When evaluating countermeasures, it is common to determine which countermeasure has the best average result. A lazy analyst may then conclude that the countermeasure with the overall best average is the preferred solution. On many occasions this intellectual sloth may result in the best choice, but there are some occasions where this type of thinking could result in disaster.
The wrongheaded thinking arises from not realizing that just because the average result is better; it doesn’t mean that the overall results are better.
Consider the following situation. You are trying to reduce the response time to customer requests. The specification for the process is that all customers will be served within 110 seconds. The current process (C1) has an overall average response time of 100 seconds and a standard deviation of 5 seconds. The revised process (C2) has an overall response time of 90 seconds but the standard deviation has increased to 20 seconds.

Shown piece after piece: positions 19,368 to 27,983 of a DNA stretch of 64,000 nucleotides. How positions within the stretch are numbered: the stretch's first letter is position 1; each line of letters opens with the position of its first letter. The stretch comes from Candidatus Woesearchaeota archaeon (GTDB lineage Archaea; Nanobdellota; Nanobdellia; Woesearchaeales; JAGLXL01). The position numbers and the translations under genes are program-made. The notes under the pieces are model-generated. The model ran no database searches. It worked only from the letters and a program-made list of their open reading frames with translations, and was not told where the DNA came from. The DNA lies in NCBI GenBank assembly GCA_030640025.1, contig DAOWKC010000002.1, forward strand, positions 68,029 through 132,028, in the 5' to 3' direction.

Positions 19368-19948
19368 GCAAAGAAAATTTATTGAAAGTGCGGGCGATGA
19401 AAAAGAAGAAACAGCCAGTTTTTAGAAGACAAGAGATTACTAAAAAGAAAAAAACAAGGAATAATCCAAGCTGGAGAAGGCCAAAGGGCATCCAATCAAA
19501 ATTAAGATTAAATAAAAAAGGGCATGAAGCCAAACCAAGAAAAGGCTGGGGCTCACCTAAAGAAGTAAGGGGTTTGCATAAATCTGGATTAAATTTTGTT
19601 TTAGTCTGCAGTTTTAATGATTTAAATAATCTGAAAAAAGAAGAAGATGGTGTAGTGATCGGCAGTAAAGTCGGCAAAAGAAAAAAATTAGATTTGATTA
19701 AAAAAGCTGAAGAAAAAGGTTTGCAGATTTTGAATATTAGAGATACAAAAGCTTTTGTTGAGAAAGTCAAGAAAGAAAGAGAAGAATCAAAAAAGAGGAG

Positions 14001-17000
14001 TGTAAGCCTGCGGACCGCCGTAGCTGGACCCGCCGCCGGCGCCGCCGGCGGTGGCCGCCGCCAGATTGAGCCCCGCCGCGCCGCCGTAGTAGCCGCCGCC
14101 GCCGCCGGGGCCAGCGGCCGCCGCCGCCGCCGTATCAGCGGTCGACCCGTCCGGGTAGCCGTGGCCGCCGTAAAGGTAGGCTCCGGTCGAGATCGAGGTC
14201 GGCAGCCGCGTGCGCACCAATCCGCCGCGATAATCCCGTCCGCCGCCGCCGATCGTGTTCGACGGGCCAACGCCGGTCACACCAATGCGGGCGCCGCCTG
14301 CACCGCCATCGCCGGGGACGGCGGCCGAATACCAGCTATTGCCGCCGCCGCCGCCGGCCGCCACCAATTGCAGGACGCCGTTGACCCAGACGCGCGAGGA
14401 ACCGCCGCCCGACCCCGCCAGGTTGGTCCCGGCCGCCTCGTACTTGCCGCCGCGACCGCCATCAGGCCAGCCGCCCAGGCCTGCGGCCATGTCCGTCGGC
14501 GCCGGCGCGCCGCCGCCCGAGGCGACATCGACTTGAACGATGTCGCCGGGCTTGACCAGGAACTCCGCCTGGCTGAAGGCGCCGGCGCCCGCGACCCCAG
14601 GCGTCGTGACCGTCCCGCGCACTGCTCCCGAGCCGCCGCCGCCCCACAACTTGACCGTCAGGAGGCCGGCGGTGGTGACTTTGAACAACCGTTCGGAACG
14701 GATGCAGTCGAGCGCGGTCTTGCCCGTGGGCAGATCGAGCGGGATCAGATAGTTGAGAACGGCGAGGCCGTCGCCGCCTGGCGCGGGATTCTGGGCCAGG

Which process is better?
As we can see in the figures below, process C1 is better at meeting the specification in spite of the higher overage. The variation in process C2 is significantly higher than C1 and this increased variation negates the benefit of the reduced average.
The moral of the story is when specifications are involved it is often not good enough to compare the average to the specification, run a process capability analysis as well.